Friday, August 10, 2007

Book Suggestions

I've just been given a 9/18 deadline for selecting the Spring 2008 booklist for Readers Roundtable. So, please email me with any books suggestions you have or bring them to our next Readers Roundtable meeting on September 6. We'll be selecting 4 books for the months February to May.

I've received a few suggestions so far. One person proposed that we read more African-American authors. Good idea! Does anyone have any favorite titles/authors they'd like to recommend? I'd think it'd be interesting to read something by a contemporary African-American author on current day issues. But whatever title/s the group picks is fine by me. There's lots to choose from. I'll also bring some suggestions to the next meeting.

Here's a list of other books (in no particular order) I've gotten so far from Roundtable members and librarians. Please review. We can discuss them at the next meeting.
  • The Inheritance of Loss by Kiran Desai This book about India won the 2006 Man Booker Prize and the National Critics Circle Award.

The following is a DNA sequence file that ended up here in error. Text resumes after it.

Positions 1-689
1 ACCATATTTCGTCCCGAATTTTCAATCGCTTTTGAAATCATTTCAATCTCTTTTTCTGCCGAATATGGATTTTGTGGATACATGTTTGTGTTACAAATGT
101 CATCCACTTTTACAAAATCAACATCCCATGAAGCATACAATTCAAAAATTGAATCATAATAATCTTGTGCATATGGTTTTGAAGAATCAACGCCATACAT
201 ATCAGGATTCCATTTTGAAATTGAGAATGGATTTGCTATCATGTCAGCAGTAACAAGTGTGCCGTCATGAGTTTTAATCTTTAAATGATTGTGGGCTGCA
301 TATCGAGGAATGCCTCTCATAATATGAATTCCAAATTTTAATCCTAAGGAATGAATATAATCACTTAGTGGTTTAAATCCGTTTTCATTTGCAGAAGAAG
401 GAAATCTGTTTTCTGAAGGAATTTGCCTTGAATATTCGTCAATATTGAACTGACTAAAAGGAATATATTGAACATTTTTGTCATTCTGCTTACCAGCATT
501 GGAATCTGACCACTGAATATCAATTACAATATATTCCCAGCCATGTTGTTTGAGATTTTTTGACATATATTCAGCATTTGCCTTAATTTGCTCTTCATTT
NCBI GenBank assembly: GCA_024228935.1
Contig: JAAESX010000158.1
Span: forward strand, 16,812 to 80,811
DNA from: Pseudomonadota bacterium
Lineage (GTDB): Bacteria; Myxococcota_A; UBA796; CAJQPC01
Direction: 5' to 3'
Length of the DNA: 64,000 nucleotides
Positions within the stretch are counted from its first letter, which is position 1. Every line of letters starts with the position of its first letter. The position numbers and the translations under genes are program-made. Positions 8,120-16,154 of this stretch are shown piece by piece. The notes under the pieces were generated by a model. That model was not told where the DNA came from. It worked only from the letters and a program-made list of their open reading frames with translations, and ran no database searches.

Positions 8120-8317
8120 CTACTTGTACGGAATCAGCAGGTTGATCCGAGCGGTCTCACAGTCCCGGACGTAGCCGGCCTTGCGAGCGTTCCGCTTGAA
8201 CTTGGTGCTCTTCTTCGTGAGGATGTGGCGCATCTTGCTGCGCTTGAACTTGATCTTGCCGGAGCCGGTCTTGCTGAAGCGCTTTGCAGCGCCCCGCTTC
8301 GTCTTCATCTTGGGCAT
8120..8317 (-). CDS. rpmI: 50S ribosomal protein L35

• Suite Francaise by Irene Nemirovsky. Taryn, a Reference Librarian, just gave this an intriguing write up in "Staff Recommendations."
  • Pilgrim at Tinker Creek by Anne Dillard. A meditation on nature that won the 1975 Pulitzer Prize and as since become a modern classic.
  • Carmelo by Sandra Cisneros. Apparently a good, sprawling read on the Mexican immigrant experience in 20th century America.
  • Timothy, or Notes on an Abject Reptile by Verlyn Klinkenborg. An unusual book that was enthusiastically recommended to me by several people and the critics also loved it...and its only 200 pages.
  • Half of the Yellow Sun by Chimamanda Ngozi Adichie. This book was a finalist for several prizes and won the Orange Prize for Fiction. The person who recommended it liked it for its well-drawn characters and history of West Africa. I'd like to read it for these reasons and because I've read so few books about Africa actually written by Africans.
So, look these over and see what interests you, and feel free to suggest more titles.


No comments: